A joint statement issued on Monday announced the creation of the “GPAI”, a global alliance for the regulation of artificial intelligence (AI).
The group includes the EU (with several member states also signing up individually), the US, the UK, Australia, Canada, India, Japan, Mexico, New Zealand, South Korea and Singapore. Its core aim is to support the responsible development and use of AI. The focus of the group will be to ensure that AI respects human rights and “shared democratic values”, as explored in the OECD's Recommendation on AI. It is clear from the joint statement that the GPAI will work closely with the OECD in achieving its goals.
The GPAI intends to establish a working group in each of the four key areas that it has identified:
- responsible AI;
- data governance;
- the future of work;
- innovation and commercialisation.
Within each area, GPAI aims to bring together leading experts from across society (public and private sectors) to collaborate on cutting-edge research. Early signs are encouraging: reports suggest that Yoshua Bengio, a recent Turing Award winner, will co-chair the working group on Responsible AI.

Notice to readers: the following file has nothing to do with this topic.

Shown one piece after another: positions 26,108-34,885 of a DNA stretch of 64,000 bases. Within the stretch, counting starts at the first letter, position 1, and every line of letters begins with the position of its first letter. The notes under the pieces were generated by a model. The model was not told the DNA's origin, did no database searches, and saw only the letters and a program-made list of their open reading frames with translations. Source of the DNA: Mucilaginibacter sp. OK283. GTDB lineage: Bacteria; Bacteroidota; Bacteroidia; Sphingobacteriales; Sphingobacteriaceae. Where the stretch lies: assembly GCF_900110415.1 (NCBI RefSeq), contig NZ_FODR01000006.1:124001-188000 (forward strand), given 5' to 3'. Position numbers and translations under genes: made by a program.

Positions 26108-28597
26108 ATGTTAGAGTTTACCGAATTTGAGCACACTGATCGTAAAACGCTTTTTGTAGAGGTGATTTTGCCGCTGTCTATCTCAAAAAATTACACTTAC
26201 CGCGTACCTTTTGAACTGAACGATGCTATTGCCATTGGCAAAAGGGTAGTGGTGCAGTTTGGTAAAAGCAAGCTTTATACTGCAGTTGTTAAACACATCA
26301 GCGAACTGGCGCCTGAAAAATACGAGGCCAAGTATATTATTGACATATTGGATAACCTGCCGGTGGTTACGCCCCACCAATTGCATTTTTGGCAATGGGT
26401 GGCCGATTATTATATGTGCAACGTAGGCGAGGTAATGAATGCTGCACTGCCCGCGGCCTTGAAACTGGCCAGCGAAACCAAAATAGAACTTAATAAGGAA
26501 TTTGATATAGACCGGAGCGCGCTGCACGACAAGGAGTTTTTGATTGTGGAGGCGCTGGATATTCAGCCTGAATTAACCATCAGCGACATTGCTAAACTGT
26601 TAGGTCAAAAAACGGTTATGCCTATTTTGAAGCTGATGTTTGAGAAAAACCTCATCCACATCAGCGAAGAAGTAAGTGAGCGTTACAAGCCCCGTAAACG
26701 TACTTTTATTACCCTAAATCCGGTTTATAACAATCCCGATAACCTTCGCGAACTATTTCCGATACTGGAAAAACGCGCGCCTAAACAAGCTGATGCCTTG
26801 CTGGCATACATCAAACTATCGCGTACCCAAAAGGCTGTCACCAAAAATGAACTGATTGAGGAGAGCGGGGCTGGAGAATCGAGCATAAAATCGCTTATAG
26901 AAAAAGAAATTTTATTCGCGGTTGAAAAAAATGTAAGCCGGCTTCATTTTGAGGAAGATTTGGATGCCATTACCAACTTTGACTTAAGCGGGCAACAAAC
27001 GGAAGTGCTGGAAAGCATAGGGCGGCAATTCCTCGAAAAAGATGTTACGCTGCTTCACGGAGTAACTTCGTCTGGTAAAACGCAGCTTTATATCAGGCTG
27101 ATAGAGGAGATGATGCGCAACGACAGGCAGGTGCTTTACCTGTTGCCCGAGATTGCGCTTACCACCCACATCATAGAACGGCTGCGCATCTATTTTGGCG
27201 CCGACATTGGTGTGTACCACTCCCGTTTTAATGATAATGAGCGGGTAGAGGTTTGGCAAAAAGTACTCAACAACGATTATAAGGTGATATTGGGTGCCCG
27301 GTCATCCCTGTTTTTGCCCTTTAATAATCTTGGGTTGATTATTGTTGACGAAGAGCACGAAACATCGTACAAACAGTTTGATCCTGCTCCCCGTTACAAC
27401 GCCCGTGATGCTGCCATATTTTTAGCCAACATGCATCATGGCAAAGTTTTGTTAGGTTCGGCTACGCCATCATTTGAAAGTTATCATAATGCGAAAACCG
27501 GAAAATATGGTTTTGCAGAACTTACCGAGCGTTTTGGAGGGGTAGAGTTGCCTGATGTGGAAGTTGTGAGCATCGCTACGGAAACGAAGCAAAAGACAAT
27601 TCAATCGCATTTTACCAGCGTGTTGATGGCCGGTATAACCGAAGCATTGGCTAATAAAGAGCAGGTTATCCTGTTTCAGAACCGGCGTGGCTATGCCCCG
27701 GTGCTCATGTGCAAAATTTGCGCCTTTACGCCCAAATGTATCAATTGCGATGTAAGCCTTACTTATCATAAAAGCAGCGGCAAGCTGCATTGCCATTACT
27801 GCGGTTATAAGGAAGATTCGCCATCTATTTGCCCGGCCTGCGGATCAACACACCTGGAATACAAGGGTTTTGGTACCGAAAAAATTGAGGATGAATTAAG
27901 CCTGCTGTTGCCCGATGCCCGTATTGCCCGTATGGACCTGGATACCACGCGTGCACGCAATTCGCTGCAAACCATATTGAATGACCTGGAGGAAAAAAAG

The GPAI will be supported by two centres - in Montréal and Paris - which will support the Working Groups. They will arrange an annual GPAI Plenary, the first of which will be hosted in Canada in December 2020. Highlighting the close co-operation with the OECD, the GPAI will also be supported by a Secretariat within the OECD in Paris.
Whilst the GPAI has a long-term focus, it acknowledges the importance of the fight against COVID-19 and will investigate how AI can be used in the global response. AI has already played a key part, from being used in the development of contact tracking apps and in the analysis of huge datasets (in context of outbreak monitoring and in assisting medical researchers, for example) to the detection of signs of COVID-19 in patients (using tools such as algorithms to analyse CT images).
In the context of increasing calls for international collaboration on how best to regulate AI, including explicit support from big private players, the creation of the GPAI should be seen as welcome development. Progress is slow, but this is a move in the right direction.